Her boss, Harford County Executive Barry Glassman, stopped by and observed the conversation.

“Ultimately, you love one another as brothers and sisters,” Glassman told the group.

Needel gave a report on the blood drive, which netted 16 usable units for the Red Cross.

“Today we have saved up to 48 lives, just from our donations,” he said.

Each unit has three components that can be used to save a patient, Needel said later. Those components include plasma, white blood cells/platelets and red blood cells, according to the American Red Cross website.

Nathan Temple, a member of Adas Shalom, was among the donors. Sunday was the first time the 20-year-old Abingdon resident has given blood.

“It was important to show that we are all one, and this is something everybody can benefit from, no matter what race,” Temple said.

The Rev. Baron Young, pastor of St. James, asked Dr. Rehan Kahn, president of the Masjid Al Falaah congregation, how many blood types people have.

Kahn, a Bel Air physician, said there are four main blood types — A, B, O and AB.

Young theorized what would happen if people discriminated by blood type, instead of race or religion.

“You would have diversity within the As, you would have diversity within the Bs, you would have diversity within the Os,” he said.

The closing prayer service included songs and readings from the Old Testament, New Testament and the Koran, the Muslim holy book.

Abdullah Kobiljonov, of Bel Air, recited verses from the Koran, singing in Arabic and then reading the English translation.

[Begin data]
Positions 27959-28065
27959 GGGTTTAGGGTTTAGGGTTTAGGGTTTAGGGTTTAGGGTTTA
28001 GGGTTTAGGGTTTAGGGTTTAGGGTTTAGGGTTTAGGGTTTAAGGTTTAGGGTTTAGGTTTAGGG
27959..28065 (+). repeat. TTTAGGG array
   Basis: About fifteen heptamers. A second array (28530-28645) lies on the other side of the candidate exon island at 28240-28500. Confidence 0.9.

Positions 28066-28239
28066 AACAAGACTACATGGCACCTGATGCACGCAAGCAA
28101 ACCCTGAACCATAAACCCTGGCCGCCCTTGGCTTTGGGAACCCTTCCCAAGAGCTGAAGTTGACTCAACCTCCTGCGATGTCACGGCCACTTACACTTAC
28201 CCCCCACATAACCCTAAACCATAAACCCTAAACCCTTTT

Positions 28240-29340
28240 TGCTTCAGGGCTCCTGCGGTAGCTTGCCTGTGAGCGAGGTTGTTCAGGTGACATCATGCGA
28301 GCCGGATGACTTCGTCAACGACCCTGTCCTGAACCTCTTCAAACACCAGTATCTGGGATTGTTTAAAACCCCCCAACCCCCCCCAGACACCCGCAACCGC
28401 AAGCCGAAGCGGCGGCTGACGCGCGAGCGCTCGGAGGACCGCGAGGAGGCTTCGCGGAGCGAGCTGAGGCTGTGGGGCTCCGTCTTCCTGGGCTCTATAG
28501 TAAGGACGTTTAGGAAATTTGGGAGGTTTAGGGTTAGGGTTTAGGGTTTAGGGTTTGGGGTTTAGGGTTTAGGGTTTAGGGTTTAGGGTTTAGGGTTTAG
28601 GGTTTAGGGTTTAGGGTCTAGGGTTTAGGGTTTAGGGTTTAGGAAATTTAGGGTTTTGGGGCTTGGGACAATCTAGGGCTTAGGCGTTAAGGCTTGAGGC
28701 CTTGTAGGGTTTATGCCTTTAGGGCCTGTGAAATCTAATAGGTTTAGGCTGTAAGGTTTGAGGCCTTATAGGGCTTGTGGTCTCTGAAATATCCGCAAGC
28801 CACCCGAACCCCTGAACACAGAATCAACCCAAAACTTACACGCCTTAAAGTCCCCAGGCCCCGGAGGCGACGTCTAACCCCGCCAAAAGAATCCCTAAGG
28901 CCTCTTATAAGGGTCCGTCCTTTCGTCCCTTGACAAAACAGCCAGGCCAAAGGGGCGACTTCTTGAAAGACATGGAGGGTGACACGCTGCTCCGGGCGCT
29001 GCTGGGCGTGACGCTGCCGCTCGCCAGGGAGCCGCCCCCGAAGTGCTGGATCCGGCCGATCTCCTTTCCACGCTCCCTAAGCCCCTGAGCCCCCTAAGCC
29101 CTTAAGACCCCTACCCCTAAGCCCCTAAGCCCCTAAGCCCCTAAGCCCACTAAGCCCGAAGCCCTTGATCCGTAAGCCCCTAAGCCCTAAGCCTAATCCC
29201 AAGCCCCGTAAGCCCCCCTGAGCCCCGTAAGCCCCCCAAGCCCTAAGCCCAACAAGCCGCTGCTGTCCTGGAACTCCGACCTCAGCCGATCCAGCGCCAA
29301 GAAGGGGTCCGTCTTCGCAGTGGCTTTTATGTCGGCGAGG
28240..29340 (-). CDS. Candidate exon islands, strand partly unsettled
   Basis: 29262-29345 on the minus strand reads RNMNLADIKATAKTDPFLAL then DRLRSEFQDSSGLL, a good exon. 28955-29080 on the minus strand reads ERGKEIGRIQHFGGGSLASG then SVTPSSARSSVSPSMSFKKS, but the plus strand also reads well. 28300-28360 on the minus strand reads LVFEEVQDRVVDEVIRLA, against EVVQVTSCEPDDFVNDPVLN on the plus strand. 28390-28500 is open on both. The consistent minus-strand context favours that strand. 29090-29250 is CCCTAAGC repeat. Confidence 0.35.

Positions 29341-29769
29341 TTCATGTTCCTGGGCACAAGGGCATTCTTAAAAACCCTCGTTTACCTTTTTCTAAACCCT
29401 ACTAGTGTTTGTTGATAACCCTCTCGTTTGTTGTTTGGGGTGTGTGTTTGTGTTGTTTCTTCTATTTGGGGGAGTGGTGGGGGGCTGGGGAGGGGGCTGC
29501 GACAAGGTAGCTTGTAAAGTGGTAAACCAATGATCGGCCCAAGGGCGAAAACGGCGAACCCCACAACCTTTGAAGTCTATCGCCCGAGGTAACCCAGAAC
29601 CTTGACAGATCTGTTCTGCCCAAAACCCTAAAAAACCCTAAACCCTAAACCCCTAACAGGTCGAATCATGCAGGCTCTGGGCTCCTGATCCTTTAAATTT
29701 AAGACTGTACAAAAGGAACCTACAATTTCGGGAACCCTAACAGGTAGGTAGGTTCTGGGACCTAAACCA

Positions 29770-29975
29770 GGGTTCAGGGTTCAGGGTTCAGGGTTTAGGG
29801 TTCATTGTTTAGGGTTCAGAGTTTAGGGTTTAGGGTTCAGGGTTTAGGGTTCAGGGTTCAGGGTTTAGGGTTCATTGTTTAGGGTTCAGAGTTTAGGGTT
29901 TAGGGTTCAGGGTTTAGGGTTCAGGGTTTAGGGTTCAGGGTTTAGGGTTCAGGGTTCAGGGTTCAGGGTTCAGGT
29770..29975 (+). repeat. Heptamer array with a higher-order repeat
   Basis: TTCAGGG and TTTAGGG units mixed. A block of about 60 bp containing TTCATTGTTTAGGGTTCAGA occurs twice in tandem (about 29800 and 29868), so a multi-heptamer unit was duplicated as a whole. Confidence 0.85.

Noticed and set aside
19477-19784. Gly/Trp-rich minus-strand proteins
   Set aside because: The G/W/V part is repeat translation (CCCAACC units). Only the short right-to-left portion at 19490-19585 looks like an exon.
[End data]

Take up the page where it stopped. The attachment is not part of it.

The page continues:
“Indeed, the most noble of you in the sight of Allah is the most righteous of you,” Kobiljonov read.

The Koran encourages followers of Islam to “avoid much negative assumption,” Kobiljonov read.

“Indeed some assumption is sin, and do not spy or backbite each other,” he recited. “Would one of you like to eat the flesh of his dead brother, you will detest it.”

Nora Karsche, 11, a Middle River resident and member of Masjid Al Falaah, read the story of Bilal ibn Rabah, a slave of Ethiopian origin who lived during the early days of Islam and was “one of the few who immediately embraced” the faith.

His masters beat and tortured him to get Bilal to renounce Islam, but he refused.

“Despite this repeated torture, Bilal refused to budge and only grew stronger in his faith,” Nora said.

His “self control and non-violent resistance” became a model for the American civil rights movement, led by Dr. King, Nora said.

Bilal’s freedom was purchased by followers of the prophet Muhammad, according to Nora. He was the first slave to convert to Islam, and he was the first muezzin, or prayer caller, according to the Islamic History website.

“He demonstrated to Muslims that any person, regardless of race, education or status, was capable of immense personal faith,” Nora said.

Sheikh Omar Baloch, imam of Masjid Al Falaah, asked God to grant the participants inner and outer peace.

“May God give us inner peace so we can bring outer peace to the world,” he prayed.